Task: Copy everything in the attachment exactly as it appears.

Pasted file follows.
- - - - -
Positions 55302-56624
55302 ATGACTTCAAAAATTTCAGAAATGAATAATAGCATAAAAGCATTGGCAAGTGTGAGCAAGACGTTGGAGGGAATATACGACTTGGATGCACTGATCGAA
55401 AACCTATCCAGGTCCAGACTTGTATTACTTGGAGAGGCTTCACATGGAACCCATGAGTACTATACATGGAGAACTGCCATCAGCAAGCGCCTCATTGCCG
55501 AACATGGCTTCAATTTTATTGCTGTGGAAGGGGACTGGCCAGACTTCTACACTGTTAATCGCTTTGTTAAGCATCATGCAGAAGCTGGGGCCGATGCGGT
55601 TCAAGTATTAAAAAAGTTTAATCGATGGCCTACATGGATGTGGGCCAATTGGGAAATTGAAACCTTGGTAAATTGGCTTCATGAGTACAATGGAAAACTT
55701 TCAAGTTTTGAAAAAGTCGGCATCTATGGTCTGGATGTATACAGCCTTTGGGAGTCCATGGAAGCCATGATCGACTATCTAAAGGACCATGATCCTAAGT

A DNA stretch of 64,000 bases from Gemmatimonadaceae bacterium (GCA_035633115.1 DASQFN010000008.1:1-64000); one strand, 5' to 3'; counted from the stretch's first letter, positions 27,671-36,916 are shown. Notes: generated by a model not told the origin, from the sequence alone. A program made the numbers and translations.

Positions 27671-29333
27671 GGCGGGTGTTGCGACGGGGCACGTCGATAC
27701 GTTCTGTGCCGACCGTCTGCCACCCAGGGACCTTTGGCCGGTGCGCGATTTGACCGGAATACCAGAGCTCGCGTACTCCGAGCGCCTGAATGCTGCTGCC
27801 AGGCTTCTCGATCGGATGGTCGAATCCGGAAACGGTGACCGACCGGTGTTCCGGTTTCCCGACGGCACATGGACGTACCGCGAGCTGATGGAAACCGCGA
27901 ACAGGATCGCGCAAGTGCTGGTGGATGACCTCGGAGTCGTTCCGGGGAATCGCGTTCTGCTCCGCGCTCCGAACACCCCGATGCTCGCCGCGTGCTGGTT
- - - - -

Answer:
Positions 55302-56624
55302 ATGACTTCAAAAATTTCAGAAATGAATAATAGCATAAAAGCATTGGCAAGTGTGAGCAAGACGTTGGAGGGAATATACGACTTGGATGCACTGATCGAA
55401 AACCTATCCAGGTCCAGACTTGTATTACTTGGAGAGGCTTCACATGGAACCCATGAGTACTATACATGGAGAACTGCCATCAGCAAGCGCCTCATTGCCG
55501 AACATGGCTTCAATTTTATTGCTGTGGAAGGGGACTGGCCAGACTTCTACACTGTTAATCGCTTTGTTAAGCATCATGCAGAAGCTGGGGCCGATGCGGT
55601 TCAAGTATTAAAAAAGTTTAATCGATGGCCTACATGGATGTGGGCCAATTGGGAAATTGAAACCTTGGTAAATTGGCTTCATGAGTACAATGGAAAACTT
55701 TCAAGTTTTGAAAAAGTCGGCATCTATGGTCTGGATGTATACAGCCTTTGGGAGTCCATGGAAGCCATGATCGACTATCTAAAGGACCATGATCCTAAGT

A DNA stretch of 64,000 bases from Gemmatimonadaceae bacterium (GCA_035633115.1 DASQFN010000008.1:1-64000); one strand, 5' to 3'; counted from the stretch's first letter, positions 27,671-36,916 are shown. Notes: generated by a model not told the origin, from the sequence alone. A program made the numbers and translations.

Positions 27671-29333
27671 GGCGGGTGTTGCGACGGGGCACGTCGATAC
27701 GTTCTGTGCCGACCGTCTGCCACCCAGGGACCTTTGGCCGGTGCGCGATTTGACCGGAATACCAGAGCTCGCGTACTCCGAGCGCCTGAATGCTGCTGCC
27801 AGGCTTCTCGATCGGATGGTCGAATCCGGAAACGGTGACCGACCGGTGTTCCGGTTTCCCGACGGCACATGGACGTACCGCGAGCTGATGGAAACCGCGA
27901 ACAGGATCGCGCAAGTGCTGGTGGATGACCTCGGAGTCGTTCCGGGGAATCGCGTTCTGCTCCGCGCTCCGAACACCCCGATGCTCGCCGCGTGCTGGTT